Elizabeth Mangles has
carved a career for herself
making rocking horses and
Tessa Gates visited her
YOU might expect to find a horse or two on a farm, but nothing quite as exotic as the ones at Northdown Farm, Haselbury Plucknett.
Here, on this Somerset cider apple farm, long-maned rocking horses – sleek and beautiful – colourful seahorses and other wonderfully adorned steeds that will carry riders up and down and round and round on steam-driven carousels, are created by Elizabeth Mangles.
"I always wanted a rocking horse when I was little, and at l4 said I wanted to marry a farmer and make rocking horses," recalls Elizabeth. She read agricultural botany at university, but realised her ambitions when she married David. The couple, who have three children aged 5-9 years, took over the apple farm when Davids parents retired in 1995, but David has to supplement the income from the 16ha (40-acre) farm by working full time as an electronic engineer.
"The money you get for the end-product has dropped. My father was getting £120/t for apples 15 years ago and I get £98/t today," says David, who grew up on the farm. Eliza-beth came to Hasel-bury Plucknett when her parents moved to the area. In nearby Crewkerne, Margaret Spencer made rocking horses and Elizabeth was taken on "as her totally inexperienced assistant", and learnt the craft working part-time at first and then full time for Margaret for five years.
"When I first approached Margaret she said go away and carve a horses head. I hadnt done any carving really, but I used the end of an old beam my Dad had and carved a head. She quite liked it." But it was to be the last horses head Elizabeth carved for her for a long time. Assistants do the post, answer the phone and… "I carved horses bottoms because Margaret felt that was safe – but never a head," recalls Elizabeth. "I would work all afternoon and then she would take a mallet and go bash, bash. The fault most people make is not taking enough wood off."
Her big break came with an order for 24 roundabout horses. Every horse was different and had other animals carved into them, too. "They were very intricate and each horse had a story, including St Georges horse with a dragon. It was very dramatic."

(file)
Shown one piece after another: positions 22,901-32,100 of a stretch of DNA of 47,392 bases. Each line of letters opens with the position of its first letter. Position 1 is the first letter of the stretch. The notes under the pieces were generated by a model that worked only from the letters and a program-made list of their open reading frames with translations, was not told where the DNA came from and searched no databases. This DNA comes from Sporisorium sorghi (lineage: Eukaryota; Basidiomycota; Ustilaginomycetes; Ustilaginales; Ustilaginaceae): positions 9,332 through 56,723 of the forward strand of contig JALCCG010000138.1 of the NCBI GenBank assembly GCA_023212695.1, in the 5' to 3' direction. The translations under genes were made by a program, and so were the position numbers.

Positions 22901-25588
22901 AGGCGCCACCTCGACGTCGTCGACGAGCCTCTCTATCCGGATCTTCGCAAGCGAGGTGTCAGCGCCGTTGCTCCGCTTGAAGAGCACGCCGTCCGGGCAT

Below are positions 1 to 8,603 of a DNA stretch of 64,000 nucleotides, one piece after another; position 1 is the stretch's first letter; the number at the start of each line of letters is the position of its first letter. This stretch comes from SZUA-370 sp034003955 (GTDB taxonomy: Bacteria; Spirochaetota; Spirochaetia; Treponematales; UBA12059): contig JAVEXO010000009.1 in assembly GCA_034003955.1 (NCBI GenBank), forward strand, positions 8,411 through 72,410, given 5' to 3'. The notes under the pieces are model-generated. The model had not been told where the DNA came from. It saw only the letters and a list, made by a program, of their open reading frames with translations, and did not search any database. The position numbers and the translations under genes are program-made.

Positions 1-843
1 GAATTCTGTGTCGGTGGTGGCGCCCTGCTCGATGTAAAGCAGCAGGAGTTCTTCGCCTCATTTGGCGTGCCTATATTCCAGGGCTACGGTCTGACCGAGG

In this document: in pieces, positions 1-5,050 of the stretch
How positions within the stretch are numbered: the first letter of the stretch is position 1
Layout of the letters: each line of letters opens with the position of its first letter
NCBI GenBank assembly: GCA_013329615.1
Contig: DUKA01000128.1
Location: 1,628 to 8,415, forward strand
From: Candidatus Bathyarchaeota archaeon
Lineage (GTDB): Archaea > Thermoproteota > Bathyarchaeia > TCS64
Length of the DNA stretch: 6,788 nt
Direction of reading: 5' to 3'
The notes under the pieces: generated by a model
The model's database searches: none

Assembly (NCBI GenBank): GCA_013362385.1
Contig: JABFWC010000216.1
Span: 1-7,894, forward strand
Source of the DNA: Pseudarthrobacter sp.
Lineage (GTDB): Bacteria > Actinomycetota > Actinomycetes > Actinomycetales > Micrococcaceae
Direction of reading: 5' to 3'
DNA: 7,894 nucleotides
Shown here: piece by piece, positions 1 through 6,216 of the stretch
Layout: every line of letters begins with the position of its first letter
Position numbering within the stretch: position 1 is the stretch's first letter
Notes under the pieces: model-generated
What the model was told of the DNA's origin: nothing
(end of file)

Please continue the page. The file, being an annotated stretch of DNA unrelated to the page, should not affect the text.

Then came an Easter roundabout with lambs and chickens instead of horses to ride on, all carved to Elizabeths own designs. Reindeer were made for a Christmas carousel ride and seahorses, sealions and dolphins for one at a sea life centre. "I had a job with the seahorse tails as you do not want them too long or there is no room for the ride to go up and down, and the sealions were quite a job to get the proportions right," she says. "Roundabouts can be a years work.
"Everything I make looks happy. Old roundabouts all looked scary, they had to be exciting, it was all part of the thrill of the ride."
Her rocking horses have sweet faces. "They are all different, but all have the "aah" quality. The idea is to make the child love it and want to ride it," says Elizabeth. She uses all English wood. Limewood for the her horses and hardwood for the rockers. The manes and tails are real hair on leather and will last for years. The paint is airbrushed on and each horse has removable tack. They come in two sizes and cost from £1000 to £1500. "You wont grow out of them and they are strong enough even for adults to ride," she says.
Customers wait two to three months for their order. "It is just lovely when you get a horse to the person and they are so appreciative they just burst into tears."
Inquiries: 01460 723590.